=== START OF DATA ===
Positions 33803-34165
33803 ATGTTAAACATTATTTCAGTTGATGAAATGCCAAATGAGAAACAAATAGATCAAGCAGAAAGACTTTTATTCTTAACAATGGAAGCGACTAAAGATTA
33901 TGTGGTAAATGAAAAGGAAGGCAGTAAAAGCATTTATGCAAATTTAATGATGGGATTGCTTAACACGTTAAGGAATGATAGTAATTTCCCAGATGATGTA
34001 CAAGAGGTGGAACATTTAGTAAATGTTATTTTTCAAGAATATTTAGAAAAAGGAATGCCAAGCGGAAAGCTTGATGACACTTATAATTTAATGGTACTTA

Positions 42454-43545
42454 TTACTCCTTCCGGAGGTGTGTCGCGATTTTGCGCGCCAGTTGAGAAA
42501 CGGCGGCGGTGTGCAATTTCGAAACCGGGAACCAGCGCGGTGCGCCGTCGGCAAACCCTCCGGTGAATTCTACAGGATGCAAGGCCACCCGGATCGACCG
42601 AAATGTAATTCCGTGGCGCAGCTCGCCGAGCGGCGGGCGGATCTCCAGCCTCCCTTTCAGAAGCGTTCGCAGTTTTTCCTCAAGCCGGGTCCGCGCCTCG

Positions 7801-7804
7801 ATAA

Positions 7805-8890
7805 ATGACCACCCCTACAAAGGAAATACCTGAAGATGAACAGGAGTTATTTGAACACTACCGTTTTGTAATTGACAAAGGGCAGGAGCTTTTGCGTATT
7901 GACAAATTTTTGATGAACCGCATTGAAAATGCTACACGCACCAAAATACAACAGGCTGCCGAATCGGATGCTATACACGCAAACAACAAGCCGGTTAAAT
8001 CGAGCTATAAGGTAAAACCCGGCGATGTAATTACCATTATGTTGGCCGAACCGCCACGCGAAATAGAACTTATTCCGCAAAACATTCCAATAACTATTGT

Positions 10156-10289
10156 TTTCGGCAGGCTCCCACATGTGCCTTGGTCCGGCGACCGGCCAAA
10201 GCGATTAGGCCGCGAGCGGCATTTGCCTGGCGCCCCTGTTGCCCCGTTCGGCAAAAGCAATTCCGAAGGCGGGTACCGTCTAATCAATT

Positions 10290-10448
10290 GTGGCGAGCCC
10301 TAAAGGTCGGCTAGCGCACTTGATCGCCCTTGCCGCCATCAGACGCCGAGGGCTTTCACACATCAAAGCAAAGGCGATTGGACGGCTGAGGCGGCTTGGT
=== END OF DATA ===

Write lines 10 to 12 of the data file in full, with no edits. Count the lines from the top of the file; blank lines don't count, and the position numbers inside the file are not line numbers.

7801 ATAA

Positions 7805-8890
7805 ATGACCACCCCTACAAAGGAAATACCTGAAGATGAACAGGAGTTATTTGAACACTACCGTTTTGTAATTGACAAAGGGCAGGAGCTTTTGCGTATT